But instead of packing and getting ready to hop on a train tomorrow, I decided to go check some thrift stores and hope to find some interesting stuff. And I definitely found some of that. This will be a small, but interesting haul indeed.

Quite the bizarre combination on hand here.

  • Virtua Fighter (32X, $3)

  • Metal Head (32X, $3)

  • The LucasArts Archives Volume IV: The Star Wars Collection Volume II (PC, $5)

Over the years I’ve amassed a fairly small collection of 32X games, that ill-fated add-on for the Sega Genesis that was pretty much the Beginning of The End for Sega. I have a fair share of the ones people remember like Doom and Virtua Racing Deluxe, but a few other games elude me primarily because of how popular they are, like Knuckles Chaotix. In hindsight I should’ve grabbed it when they were $30 for a loose cartridge, because it’s definitely much higher these days.

Virtua Fighter really doesn’t need much explanation: A 3D fighting game in the infancy of 3D graphics in arcades. The 32X version is likely an acceptable version of that game, but probably not the most ideal version to play these days. I’m not even big on fighting games, but I consider this significant enough to own.

Metal Head is basically a first-person shooter in a mech. While not particularly new — stuff like MechWarrior existed for years before this — it’s something unexpected for the 32X, and had some surprisingly good 3D out of it. A shame it was put onto this dying system.

Both of the Goodwills I went to had a surprisingly influx of NES, SNES and Genesis games, but most of them were the common licensed schlock or sports games. I even saw the infamous Pit Fighter for the SNES, but I’d rather not waste my money on garbage I’d only own for the novelty value.

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Mods and maps: A tactical Quake bonanza!

As much as I love the mod scene for old PC games, I realized I haven’t looked much at Quake‘s mod scene compared to others. The last mods I played for Quake was stuff like Quake Done Quick with a Vengeance, which was made more as a demo of the game rather than something actually playable.

So for today, we’re gonna tackle some Quake mods that tried their best to be a bit more tactical in their approach. Both of these were released around the same time, and share a few similarities but both have their own unique quirks.

Sadly, Michael Biehn and Charlie Sheen don’t appear in this.

First on our list is a mod called Navy Seals Quake. This mod features a bevvy of new weapons such as the Mark 23 SOCOM pistol, the MP5 (and its silenced variant), a Mossberg tactical shotgun, even an M16 assault rifle with grenade launcher. While those seem like fairly common things now, for when this came out in 1998, that was considered pretty impressive.

There are three unique levels made for Navy Seals Quake, though selecting New Game oddly takes you to the default Quake start level. The levels all feature you going in and killing everything while completing objectives like destroying a jet and disarming “RADEK” bombs. You can also play through regular Quake with these new weapons, giving you a different taste of the game, but only a handful of characters were replaced, leaving you with custom marine models mixed in with default Quake enemies like Ogres and Scrags.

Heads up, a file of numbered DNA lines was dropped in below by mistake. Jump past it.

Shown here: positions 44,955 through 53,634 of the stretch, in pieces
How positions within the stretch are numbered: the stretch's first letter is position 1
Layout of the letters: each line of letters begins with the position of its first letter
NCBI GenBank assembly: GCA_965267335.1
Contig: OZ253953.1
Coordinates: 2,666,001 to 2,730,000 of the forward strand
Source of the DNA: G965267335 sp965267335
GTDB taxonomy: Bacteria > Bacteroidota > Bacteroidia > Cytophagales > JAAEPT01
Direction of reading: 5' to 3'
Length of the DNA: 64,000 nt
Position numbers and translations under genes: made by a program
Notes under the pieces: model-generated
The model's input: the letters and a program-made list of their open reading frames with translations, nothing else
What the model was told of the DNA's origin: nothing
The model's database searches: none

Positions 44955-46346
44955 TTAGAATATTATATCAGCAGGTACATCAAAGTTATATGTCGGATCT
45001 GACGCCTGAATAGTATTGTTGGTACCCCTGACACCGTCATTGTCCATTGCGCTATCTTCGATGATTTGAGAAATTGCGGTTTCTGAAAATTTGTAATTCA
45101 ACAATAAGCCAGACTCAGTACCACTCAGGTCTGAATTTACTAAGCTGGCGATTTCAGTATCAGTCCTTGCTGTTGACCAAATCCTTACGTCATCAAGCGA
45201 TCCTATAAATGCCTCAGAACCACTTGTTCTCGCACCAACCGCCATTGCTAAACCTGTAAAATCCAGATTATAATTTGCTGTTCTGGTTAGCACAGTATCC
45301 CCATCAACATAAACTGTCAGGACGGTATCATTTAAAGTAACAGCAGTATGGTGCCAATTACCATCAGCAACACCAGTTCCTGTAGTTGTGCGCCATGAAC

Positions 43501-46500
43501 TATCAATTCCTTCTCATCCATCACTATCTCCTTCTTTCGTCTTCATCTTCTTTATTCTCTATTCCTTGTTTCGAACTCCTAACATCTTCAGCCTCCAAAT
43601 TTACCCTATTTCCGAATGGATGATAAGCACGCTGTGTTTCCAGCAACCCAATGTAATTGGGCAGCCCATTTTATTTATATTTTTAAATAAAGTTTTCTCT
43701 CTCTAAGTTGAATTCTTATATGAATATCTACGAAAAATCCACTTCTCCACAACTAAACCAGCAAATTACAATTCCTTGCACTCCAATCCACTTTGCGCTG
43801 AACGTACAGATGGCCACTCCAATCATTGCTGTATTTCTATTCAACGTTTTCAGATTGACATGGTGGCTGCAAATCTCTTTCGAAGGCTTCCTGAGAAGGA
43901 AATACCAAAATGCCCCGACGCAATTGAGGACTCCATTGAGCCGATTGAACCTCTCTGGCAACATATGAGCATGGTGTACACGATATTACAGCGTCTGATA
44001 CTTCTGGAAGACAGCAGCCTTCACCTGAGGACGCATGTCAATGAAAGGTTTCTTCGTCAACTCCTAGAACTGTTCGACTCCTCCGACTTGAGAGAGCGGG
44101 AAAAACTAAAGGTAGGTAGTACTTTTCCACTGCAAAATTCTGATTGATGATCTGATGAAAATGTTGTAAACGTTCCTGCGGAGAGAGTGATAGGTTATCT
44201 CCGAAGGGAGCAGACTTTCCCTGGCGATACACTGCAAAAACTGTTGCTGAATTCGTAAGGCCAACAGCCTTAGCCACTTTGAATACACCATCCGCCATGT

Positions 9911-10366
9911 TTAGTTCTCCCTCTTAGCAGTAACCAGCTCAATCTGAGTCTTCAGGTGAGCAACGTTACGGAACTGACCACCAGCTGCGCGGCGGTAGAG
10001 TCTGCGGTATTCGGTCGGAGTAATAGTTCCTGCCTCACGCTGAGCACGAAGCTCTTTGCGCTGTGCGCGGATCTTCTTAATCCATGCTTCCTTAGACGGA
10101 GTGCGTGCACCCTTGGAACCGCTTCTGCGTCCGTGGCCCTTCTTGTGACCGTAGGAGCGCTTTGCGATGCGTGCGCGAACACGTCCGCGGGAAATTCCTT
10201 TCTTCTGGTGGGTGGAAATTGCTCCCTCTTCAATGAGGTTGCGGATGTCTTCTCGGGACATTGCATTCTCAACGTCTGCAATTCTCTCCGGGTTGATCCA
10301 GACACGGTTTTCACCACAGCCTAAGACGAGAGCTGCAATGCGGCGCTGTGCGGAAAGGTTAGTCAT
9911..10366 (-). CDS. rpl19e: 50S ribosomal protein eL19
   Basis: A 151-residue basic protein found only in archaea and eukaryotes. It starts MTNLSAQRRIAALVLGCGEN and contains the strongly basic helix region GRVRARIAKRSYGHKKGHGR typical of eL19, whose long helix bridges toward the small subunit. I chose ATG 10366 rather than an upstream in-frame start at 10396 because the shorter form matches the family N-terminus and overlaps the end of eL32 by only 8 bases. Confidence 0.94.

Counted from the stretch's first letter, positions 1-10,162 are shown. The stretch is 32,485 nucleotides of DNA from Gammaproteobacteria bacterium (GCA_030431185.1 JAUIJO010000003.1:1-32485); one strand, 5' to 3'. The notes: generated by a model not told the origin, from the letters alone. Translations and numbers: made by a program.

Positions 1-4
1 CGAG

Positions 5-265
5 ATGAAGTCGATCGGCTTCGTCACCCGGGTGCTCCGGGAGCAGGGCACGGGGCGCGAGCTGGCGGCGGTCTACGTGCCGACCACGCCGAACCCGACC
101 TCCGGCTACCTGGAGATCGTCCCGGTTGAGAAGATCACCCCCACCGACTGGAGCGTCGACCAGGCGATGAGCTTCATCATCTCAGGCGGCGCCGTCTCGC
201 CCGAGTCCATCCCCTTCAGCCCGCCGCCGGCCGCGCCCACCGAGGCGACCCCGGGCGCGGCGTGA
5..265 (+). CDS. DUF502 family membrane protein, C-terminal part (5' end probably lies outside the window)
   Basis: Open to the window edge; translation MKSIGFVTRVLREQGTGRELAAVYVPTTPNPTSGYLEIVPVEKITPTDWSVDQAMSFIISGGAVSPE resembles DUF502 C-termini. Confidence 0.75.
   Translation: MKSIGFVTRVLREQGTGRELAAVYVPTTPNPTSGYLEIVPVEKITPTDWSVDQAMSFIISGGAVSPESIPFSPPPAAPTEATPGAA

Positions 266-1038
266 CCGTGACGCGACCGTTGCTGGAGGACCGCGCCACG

[youtube http://www.youtube.com/watch?v=kOwPcmcOSNY&w=640&h=480]

In a unique twist, Navy Seals Quake features weapons that reload, realistic ammo management where partial-ammo reloads remove the bullets inside, the option to use flashbang grenades, even allowing you to headshot enemies and gib their heads. This was pretty advanced for its time, and it’s quite impressive.

Sometimes the only solution is to rip everything to shreds, Rambo style. It’s like they know me.

There is one interesting thing about Navy Seals Quake – it was made by a guy named Minh “Gooseman” Le. He would later go on to help make Action Quake II and a little fun multiplayer FPS you might’ve heard of called Counter-Strike. Le was one of the co-creators of Counter-Strike, who later worked with Valve up until Counter-Strike: Source. Le would later go on to make a CS successor called Tactical Intervention, which had some of the same features as Counter-Strike but with some new twists. While it wasn’t particularly outstanding, it did leave for some dumb moments.

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Yakiniku Bugyou: An import game that’s unabashedly Japanese.

Since I started this blog, I’ve been covering mostly stuff made in the US or Europe. I didn’t realize this until a few months in that there hadn’t covered Japanese games on this site. For the most part, it’s because I don’t really play a lot of games from Japan these days. They’ve made a fair share of good stuff over the years, and stuff like Nintendo is untouchable.

So let’s change that by playing a game that I had recently gotten from a promotion. Bonus: It’s a PlayStation game so it’ll be nice and nostalgic, compared to the last time I got a game from a promotion: The eurojanky StoneLoops! of Jurassica.

For context: There was this website called Raptr, a social networking site for gamers where you can track achievements and keep up with friends and stuff. I kept forgetting I was on the service until I had gotten an email from them, saying I have fulfilled a requirement for Raptr Rewards, which was their obligatory “gain points by playing games and redeem them for things” service.